(taken from Melody Maker, December 1999)
JIMMY PAGE (Led Zeppelin)
"The album that I've been listening to for the last 18 months is Grace by Jeff Buckley. He is a great, great singer. He has such an emotional range, doing songs by Benjamin Britten and Leonard Cohen as well as his own - such technique and command."
"When the Page/Plant tour hit Australia, we saw them and we were knocked out. It was very moving. Someone heckled him from the aduience - 'Stop playing that heavy stuff!' - but he made the perefect reply: 'Music should be like making love - sometimes you want it soft and tender, other times you want it hard and aggressive'. I felt he paid us a great compliment with his music in that style.""(taken from the January 1997 issue of MOJO)
"Technically he was the best singer that appeared, that had appeared, probably, I'm not being too liberal about this if I say in two decades. I started to play Grace constantly, constantly and the more, the more I listened to the album, the more, the more I heard -- the more I appreciated of Jeff and Jeff's talents and Jeff's total ability to which he was just a wizard and it was close to being my favorite album of the decade. We actually made a point of going to hear him play and seeing and it was absolutely scary. One of the things is a little frightening was that I was convinced that he probably did things in tunings and he didn't. He was doing things in standard tuning. I thought, oh gee he really is clever isn't he ? He quite clearly had his feet on the ground and he said his imagination was flying, flying way, way out there, beyond, beyond. Jeff Buckley was one of the greatest losses of all."
"[Talking about the song he dedicated to Jeff] He was the best male singer that I've ever heard. He didn't sell as many records as a lot of people, and he wasn't the most popular artist-though he should have been. But I felt I had to make some sort of statement to him to say 'Thank you for giving us this great, incredible music'."(taken from the 9/24/99 issue of Entertainment Weekly)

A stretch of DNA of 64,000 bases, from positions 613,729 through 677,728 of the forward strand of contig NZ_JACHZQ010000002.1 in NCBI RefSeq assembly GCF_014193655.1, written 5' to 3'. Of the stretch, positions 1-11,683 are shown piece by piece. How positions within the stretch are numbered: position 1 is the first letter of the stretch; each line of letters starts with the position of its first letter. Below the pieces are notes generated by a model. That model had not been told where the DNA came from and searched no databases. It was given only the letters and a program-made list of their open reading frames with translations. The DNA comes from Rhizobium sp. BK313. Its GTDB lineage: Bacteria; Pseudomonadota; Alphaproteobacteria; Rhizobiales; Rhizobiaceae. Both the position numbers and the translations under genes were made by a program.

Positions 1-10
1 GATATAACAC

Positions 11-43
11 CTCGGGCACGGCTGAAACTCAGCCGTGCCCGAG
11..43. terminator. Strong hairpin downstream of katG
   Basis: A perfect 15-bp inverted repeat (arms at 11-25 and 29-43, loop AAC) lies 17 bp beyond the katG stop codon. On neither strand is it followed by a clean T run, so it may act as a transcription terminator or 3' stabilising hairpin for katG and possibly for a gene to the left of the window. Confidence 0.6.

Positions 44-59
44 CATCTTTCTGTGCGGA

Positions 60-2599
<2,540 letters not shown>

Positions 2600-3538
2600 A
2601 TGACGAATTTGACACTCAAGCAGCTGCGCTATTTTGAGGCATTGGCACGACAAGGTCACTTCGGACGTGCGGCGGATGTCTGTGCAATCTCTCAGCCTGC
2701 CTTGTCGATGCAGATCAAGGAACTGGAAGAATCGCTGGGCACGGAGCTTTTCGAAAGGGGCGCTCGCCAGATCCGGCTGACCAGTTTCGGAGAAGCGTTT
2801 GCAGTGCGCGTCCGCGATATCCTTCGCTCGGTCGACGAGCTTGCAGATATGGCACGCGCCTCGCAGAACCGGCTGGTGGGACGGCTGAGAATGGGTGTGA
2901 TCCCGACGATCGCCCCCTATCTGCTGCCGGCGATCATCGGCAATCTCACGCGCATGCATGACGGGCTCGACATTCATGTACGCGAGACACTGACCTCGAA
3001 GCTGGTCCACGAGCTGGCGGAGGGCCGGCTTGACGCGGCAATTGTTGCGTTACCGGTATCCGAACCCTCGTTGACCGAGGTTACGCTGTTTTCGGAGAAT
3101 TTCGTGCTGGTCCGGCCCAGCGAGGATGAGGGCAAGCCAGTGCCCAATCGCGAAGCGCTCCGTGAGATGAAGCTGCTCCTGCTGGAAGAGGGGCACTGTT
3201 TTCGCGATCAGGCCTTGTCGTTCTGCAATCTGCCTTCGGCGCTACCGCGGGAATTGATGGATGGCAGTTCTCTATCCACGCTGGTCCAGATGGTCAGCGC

EDDIE VEDDER (Pearl Jam)
"[talking about Jeff, after having listened to What Will You Say] Man i had this guy with me once...and we were sittin' down and talkin' and jammin'...he played a version of Indifference for me...man i tell ya... I'll never forget the way he did it... I was just fucken speechless... one of the most memorable moments of my life... I just wish I had seen him more."
(from Monkeywrench Radio, a radio show with Eddie and Chris Cornell)
SEBASTIAN BACH (Skid Row)
Dr. Drew: What will you remember most about the '90's?>
Q:What are you listening to on your Walkman?
"I'm here because I adore his spirit, and I adore him and the place from which he creates."
"You ever heard of a guy named Jeff Buckley? He's one of the best singers I've ever heard."(taken from Skid Row's Forever Wild DVD)
We were in the studio working on a song called 'Undertow' when we heard the news of Jeff Buckley's drowning. I had played a couple of benefits with Jeff, talked with him a few times on the street or as he mingled with the crowd after one of his shows. He was always complementary and nice to me. There was a period when I couldn't get through the day without hearing him sing 'Hallelujah' 3 or 4 times. He had a one in a billion voice and an emotionally piercing guitar style and.....I know, everyone is saying this, but it hurts so much to lose an artist who was capable of so much before he'd had a chance to do his best work. I guess I should be thankful for what there is: the album "Grace", his first EP, the bootleg live cassettes floating around, and whatever SONY will inevitably scrape together for release. It's a fucking shame
The last few records that I bought that I really enjoyed... Jeff Buckley. It wailed me. I was, like, walking around in tears, just so grateful that I discovered this record.
FRED SCHNEIDER (The B-52s)
"I think he had one of the best voices I've ever heard."
JOHNNY LANG (Blues Guitarist)
His voice is an incredible instrument, angelic and powerful and mean at the same time. Tortured. He has been a huge inspiration and influence to me over the last two years. This tune is just unreal.